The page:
Macky Sall, the new president of Senegal who takes office this week, has been called on to improve the legal protection for gay and lesbian people in his country.

The group Human Rights Watch wrote an open letter to the president congratulating him on his election victory and calling on him to address several rights issues as he takes office.

Among them is the repeal of Article 319.3 of the west African state’s penal code, which makes gay acts illegal by criminalising “indecent acts” and “acts against nature” with a punishment of between one and five years in prison.

The letter says: “In February 2008, police arrested 19 men in Dakar solely on the basis of photos that appeared in a magazine alleging they had attended a “gay marriage.” Police threatened to kill the men, and ill-treated them in custody before releasing them.

“In December 2008, police arrested nine men in Mbao who were attending a training on HIV/AIDS prevention. The men spent four months in detention. Police tortured them, forcing several of them to strip naked and beating some of them with batons so brutally that they could not sit for days; one victim said a police officer sexually assaulted him.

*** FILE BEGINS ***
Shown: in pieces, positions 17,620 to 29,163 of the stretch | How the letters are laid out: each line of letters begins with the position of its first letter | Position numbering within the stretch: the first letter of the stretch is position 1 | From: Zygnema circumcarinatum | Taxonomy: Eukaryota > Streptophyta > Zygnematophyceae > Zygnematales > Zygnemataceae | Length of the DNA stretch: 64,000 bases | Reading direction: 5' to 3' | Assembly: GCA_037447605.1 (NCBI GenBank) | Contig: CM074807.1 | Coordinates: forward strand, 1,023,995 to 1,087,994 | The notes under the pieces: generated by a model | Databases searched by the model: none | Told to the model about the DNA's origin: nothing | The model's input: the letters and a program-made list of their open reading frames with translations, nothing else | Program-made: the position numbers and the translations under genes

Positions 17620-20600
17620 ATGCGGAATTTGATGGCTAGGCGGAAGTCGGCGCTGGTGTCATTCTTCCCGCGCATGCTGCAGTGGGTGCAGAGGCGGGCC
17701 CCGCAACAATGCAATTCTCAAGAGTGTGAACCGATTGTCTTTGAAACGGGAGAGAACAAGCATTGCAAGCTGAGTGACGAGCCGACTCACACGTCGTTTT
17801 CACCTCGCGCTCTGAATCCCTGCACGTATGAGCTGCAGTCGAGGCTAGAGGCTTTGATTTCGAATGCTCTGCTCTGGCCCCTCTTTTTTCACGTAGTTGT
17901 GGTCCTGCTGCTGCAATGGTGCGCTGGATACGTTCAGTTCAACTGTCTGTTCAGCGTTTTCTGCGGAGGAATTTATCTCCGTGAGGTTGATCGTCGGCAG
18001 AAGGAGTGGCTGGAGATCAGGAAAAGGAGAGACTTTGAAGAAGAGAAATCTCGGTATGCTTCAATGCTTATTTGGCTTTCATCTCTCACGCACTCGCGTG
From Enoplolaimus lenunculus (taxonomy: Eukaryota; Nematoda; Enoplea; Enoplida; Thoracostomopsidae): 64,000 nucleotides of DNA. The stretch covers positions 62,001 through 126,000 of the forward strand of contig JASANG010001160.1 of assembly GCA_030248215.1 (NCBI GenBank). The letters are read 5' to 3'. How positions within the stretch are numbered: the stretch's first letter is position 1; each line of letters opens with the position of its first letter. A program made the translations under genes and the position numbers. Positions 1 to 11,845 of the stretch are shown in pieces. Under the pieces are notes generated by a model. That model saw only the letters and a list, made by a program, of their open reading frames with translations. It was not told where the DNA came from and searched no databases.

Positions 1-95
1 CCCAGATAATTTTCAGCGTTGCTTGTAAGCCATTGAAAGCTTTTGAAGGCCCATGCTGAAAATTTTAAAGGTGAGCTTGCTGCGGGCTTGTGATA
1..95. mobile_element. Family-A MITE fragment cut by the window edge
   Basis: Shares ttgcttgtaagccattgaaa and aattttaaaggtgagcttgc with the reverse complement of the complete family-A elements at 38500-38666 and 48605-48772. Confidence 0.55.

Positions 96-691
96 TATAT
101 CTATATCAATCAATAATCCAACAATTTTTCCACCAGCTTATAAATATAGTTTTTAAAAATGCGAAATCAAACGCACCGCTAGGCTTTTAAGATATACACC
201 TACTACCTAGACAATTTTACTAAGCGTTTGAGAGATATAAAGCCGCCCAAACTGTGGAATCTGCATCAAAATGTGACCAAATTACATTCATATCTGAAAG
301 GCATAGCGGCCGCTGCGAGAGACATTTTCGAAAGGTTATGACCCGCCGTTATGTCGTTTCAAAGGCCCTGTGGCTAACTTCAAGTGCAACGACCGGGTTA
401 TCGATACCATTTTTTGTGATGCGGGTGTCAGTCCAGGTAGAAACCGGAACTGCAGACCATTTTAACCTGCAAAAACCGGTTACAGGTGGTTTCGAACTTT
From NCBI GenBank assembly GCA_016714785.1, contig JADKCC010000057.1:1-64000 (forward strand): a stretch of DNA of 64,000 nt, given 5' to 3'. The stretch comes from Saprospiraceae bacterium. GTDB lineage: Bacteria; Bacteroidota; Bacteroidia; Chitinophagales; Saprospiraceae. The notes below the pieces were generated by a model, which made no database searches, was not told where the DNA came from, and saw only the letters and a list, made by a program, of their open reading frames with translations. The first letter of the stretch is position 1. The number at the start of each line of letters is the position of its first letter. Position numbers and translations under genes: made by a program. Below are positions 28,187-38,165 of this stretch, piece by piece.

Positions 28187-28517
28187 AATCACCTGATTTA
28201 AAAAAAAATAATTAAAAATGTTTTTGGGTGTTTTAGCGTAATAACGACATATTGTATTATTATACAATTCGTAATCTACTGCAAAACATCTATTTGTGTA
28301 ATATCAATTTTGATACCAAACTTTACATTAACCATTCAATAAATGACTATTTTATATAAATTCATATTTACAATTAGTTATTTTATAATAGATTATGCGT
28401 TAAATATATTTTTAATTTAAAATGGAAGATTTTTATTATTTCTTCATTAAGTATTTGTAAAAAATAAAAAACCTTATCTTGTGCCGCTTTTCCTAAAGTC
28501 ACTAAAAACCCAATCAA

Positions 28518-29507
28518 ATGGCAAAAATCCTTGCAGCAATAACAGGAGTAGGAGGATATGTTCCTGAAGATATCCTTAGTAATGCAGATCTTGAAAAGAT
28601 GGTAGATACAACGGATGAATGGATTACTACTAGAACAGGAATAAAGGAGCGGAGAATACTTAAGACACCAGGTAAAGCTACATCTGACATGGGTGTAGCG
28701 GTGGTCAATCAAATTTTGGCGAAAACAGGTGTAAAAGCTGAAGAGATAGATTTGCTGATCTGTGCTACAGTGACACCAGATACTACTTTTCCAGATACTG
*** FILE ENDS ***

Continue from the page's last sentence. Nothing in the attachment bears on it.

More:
“In addition to these two noteworthy incidents, a number of other men in Senegal told Human Rights Watch they had been arrested on the mere suspicion of being gay. Several were beaten with batons and one man said police tortured him by sticking needles under his nails.

It adds: “In light of evidence that the criminalization of homosexuality is an impediment to HIV/AIDS prevention and treatment, as well as a violation of the rights to privacy and non-discrimination that are guaranteed by the International Covenant on Civil and Political Rights, the new government should review with a view to repealing Article 319.3 of the Penal Code, and should consider passing anti-discrimination legislation that protects individuals from discrimination on the basis of sexual orientation and gender identity.”

Human Rights Watch said the Senegalese government has an obligation to protect the basic rights of all citizens, including gay and transgender people. The new government, it said, should immediately put a halt to police violence against and “arbitrary arrests” as well as ensuring that violence against gays is tackled.

Mr Sall won a run-off election last month against incumbent president Abdoulaye Wade and is due to be inaugurated in Dakar today.